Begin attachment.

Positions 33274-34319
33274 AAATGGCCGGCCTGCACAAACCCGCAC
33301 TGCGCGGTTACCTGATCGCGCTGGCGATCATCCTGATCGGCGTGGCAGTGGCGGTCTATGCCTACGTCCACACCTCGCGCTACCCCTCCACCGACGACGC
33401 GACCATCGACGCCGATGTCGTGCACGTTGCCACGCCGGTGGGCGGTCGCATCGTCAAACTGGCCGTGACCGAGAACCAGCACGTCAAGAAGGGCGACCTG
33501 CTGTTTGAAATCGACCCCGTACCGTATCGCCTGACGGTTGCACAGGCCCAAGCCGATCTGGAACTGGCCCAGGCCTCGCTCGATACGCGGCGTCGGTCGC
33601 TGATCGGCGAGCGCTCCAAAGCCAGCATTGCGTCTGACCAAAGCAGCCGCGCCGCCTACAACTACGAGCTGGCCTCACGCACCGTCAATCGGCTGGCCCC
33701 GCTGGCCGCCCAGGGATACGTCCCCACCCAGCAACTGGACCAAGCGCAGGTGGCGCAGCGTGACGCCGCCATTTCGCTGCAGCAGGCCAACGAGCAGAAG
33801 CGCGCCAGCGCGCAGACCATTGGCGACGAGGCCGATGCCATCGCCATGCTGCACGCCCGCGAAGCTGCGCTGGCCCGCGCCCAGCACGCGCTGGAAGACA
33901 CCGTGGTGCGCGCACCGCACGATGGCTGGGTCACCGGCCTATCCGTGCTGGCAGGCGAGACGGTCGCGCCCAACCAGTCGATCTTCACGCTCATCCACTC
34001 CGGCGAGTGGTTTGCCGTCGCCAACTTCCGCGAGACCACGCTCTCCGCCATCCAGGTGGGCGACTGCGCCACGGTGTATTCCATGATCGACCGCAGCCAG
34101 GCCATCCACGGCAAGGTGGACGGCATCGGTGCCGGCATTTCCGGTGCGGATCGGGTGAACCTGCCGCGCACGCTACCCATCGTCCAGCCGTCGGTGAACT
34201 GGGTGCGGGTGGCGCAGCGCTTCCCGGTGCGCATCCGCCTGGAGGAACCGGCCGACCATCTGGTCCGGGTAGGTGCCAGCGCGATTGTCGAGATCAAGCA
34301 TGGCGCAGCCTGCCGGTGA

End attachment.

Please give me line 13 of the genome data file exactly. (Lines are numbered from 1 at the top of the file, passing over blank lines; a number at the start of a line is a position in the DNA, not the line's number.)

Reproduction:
34301 TGGCGCAGCCTGCCGGTGA